66.249.78.54 – – [07/Jul/2015:20:23:23 +0000] “GET /archives/13544803360 HTTP/1.1” 200 10786 “-” “Mozilla/5.0 (compatible; Googlebot/2.1; +http://www.google.com/bot.html)”

 

IP: 66.249.78.54
Date: 07/Jul/2015:20:23:23+0000

 

9. B-AWK-ward output


 

AWK can print text from the last column with the $NF variable:

 

$ tail -n 1 access.log | tee >(awk ‘{print $NF}’)
107.182.143.46 – – [07/Jul/2015:20:45:30 +0000] “GET /feed/atom HTTP/1.1” 200 7945 “-” “Mozilla/5.0 (Macintosh; Intel Mac OS X 10_7_5) AppleWebKit/537.36 (KHTML, like Gecko) Chrome/35.0.1916.114 Safari/537.36″
Safari/537.36”

 

10. Watch visitors in realtime


 

tail -f will monitor the specified file and display new lines as they are added. This is a fantastic development tool.

 

$ tail -n 1 -f access.log
67.196.50.63 – – [06/Jul/2015:16:16:09 +0000] “GET /archives/13544804736 HTTP/1.1” 200 11361 “-” “Mozilla/5.0 (X11; Linux i686) AppleWebKit/537.36 (KHTML, like Gecko) Chrome/30.0.1599.66 Safari/537.36”
<refresh site>
62.210.215.119 – – [06/Jul/2015:16:16:08 +0000] “GET /feed HTTP/1.1” 200 15568 “-” “Mozilla/5.0 (X11; Linux i686) AppleWebKit/537.36 (KHTML, like Gecko) Chrome/30.0.1599.66 Safari/537.36”

 

11. Sort and filter


 

There will be times-and this is true when things break-that you need to filter the log file. It might be support a usage report, or pinpoint and error, or to identify unique users. First, you extract a subset of data with head, tail or sed, and from there pipe it through commands to parse it. For instance, I want to see failed login attempts on my blog:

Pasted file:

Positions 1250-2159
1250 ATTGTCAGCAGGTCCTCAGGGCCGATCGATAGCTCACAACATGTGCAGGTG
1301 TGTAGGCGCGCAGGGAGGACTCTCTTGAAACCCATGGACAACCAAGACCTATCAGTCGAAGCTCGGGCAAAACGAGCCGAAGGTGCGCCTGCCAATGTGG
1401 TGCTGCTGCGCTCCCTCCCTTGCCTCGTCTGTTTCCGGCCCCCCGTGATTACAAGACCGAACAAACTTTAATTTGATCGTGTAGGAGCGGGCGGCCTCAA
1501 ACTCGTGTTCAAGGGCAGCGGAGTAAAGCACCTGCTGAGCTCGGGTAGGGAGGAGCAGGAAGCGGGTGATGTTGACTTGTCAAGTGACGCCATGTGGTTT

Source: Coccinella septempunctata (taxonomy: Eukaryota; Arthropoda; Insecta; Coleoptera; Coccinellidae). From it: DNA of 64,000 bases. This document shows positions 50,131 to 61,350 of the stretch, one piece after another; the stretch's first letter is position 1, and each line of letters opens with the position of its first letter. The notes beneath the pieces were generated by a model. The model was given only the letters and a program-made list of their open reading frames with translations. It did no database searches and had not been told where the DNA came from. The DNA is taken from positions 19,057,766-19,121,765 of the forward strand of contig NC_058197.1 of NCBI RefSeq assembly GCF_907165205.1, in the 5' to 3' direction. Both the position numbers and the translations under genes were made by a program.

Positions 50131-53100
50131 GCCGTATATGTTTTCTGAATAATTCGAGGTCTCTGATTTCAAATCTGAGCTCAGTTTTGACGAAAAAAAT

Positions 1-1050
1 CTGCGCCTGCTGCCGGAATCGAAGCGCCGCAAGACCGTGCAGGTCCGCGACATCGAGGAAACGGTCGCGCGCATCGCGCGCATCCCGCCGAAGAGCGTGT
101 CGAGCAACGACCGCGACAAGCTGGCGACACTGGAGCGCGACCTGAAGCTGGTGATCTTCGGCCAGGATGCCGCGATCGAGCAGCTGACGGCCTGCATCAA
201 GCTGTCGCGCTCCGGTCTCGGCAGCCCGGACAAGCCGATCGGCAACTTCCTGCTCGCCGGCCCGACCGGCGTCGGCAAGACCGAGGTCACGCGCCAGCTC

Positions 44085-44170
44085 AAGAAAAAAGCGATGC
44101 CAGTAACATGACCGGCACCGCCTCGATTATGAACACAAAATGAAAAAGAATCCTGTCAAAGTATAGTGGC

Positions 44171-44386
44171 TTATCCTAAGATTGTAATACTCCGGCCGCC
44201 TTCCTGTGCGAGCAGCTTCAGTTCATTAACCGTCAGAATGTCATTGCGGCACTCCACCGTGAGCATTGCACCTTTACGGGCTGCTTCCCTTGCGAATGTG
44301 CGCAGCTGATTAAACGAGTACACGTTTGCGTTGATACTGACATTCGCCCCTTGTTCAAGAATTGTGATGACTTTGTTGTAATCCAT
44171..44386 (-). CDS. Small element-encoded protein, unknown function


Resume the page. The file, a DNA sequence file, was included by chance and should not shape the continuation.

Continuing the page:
$ tail -n 50000 access.log | grep ‘wp-login\|regist’ | grep GET
91.188.72.170 – – [02/Jul/2015:20:25:07 +0000] “GET /wp-login.php HTTP/1.0” 301 631 “-” “-”
37.54.90.68 – – [02/Jul/2015:21:45:33 +0000] “GET /wp-login.php HTTP/1.1” 301 663 “-” “Mozilla/5.0 (Windows NT 6.1; WOW64; Trident/7.0; rv:11.0) like Gecko”
5.58.31.82 – – [02/Jul/2015:21:45:47 +0000] “GET /wp-login.php HTTP/1.1” 301 667 “-” “Mozilla/5.0 (Windows NT 6.1; WOW64; Trident/7.0; rv:11.0) like Gecko”

 

12. Dissect DNS and IP information


 

The handy dig and nslookup commands can return useful information from IP addresses and domains alike:

 

$ access.log | awk ‘{ print $1 }’ | tee >(nslookup) >(dig)

 

; <<>> DiG 9.9.5-3ubuntu0.2-Ubuntu <<>>
;; global options: +cmd
;; Got answer:

;; Query time: 1 msec
;; SERVER: 109.74.192.20#53(109.74.192.20)
;; WHEN: Mon Jul 06 21:45:46 UTC 2015

 

I excluded the output as it is quite verbose. dig returns public information on nameservers, if any, tied to a domain, or to see if there is a domain attached to an IP address.

 

13. Read archived logfiles


 

Cron jobs compress, prune and archive access.log files on a regular basis before their size can become a problem. My personal site receives only moderate traffic, yet:

 

$ du -hs access.log && wc -l access.log
410M    access.log
2307681 access.log

 

zcat dumps the content of an archived log file to STDOUT:

 

$ zcat access.log.tar.gz | head -n 1
79.97.253.56 – – [03/Nov/2014:14:38:26 +0000] “GET /icons/blank.gif HTTP/1.1” 200 430 “http://www.bhalash.com/” “Mozilla/5.0 (X11; Linux x86_64) AppleWebKit/537.36 (KHTML, like Gecko) Chrome/39.0.2171.19 Safari/537.36”

 

14. Speed up grep


 

You can force grep to run up to hundreds of times faster if you reset the system locale before your search. Modern terminal emulators use the Unicode character set, which has over 110,000 unique glyphs. When grep searches through Unicode, it includes all those thousands of extra glyphs. If you reset the system locale to use ASCII, grep only has to include 128.

 

#!/bin/zsh
OLD_LC=$LC_TIME